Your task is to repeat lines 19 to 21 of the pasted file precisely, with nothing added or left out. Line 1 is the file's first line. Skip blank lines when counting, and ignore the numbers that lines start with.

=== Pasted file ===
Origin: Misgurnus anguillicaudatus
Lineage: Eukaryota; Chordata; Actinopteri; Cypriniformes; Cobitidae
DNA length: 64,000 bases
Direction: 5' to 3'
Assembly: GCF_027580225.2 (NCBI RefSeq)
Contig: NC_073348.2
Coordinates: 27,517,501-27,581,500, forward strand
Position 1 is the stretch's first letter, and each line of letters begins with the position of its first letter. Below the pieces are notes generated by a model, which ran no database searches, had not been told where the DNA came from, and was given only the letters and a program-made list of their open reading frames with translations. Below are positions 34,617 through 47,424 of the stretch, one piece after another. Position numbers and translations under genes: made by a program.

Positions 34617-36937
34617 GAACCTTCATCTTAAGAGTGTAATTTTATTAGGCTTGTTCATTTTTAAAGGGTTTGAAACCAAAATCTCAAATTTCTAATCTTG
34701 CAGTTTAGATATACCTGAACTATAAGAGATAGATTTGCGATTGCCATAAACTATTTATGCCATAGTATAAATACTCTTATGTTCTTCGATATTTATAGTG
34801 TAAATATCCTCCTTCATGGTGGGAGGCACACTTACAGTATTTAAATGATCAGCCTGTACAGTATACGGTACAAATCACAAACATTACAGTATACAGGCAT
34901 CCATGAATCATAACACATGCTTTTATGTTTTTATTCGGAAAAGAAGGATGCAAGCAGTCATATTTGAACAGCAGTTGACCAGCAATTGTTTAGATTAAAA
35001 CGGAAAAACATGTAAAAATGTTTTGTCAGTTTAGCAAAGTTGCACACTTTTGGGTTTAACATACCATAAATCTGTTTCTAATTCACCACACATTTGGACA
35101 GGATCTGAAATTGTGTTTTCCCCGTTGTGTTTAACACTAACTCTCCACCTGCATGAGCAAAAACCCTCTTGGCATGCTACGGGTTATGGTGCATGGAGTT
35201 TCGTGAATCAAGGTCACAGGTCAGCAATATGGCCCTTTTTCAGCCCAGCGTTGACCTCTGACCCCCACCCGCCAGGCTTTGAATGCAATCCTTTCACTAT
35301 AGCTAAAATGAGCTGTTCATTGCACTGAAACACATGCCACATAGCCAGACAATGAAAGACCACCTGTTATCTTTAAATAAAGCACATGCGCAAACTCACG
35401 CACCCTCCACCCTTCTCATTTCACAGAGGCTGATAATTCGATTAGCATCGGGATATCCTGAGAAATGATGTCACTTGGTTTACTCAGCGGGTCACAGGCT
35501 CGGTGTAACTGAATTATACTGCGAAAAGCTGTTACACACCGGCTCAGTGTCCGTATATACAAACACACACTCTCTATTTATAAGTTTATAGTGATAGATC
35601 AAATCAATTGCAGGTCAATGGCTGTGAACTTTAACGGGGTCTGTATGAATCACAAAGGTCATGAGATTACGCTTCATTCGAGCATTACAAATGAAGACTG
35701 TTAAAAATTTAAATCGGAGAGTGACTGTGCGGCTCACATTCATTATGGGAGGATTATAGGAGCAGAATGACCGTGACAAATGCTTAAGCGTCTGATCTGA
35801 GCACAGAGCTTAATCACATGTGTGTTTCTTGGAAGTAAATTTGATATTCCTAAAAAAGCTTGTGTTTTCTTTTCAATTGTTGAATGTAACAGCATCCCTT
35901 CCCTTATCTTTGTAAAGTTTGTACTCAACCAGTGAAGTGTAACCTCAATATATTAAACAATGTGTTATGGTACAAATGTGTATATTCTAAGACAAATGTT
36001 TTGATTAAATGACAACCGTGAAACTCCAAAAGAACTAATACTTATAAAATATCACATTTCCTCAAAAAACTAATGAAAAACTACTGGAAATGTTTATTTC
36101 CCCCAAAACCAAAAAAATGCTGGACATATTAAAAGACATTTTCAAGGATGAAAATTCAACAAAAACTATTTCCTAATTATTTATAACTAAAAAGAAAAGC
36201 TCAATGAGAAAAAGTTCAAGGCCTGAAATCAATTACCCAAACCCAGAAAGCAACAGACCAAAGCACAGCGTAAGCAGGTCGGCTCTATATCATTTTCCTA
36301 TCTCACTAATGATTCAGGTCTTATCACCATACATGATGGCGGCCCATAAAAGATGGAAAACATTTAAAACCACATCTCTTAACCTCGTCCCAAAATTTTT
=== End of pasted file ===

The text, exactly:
35501 CGGTGTAACTGAATTATACTGCGAAAAGCTGTTACACACCGGCTCAGTGTCCGTATATACAAACACACACTCTCTATTTATAAGTTTATAGTGATAGATC
35601 AAATCAATTGCAGGTCAATGGCTGTGAACTTTAACGGGGTCTGTATGAATCACAAAGGTCATGAGATTACGCTTCATTCGAGCATTACAAATGAAGACTG
35701 TTAAAAATTTAAATCGGAGAGTGACTGTGCGGCTCACATTCATTATGGGAGGATTATAGGAGCAGAATGACCGTGACAAATGCTTAAGCGTCTGATCTGA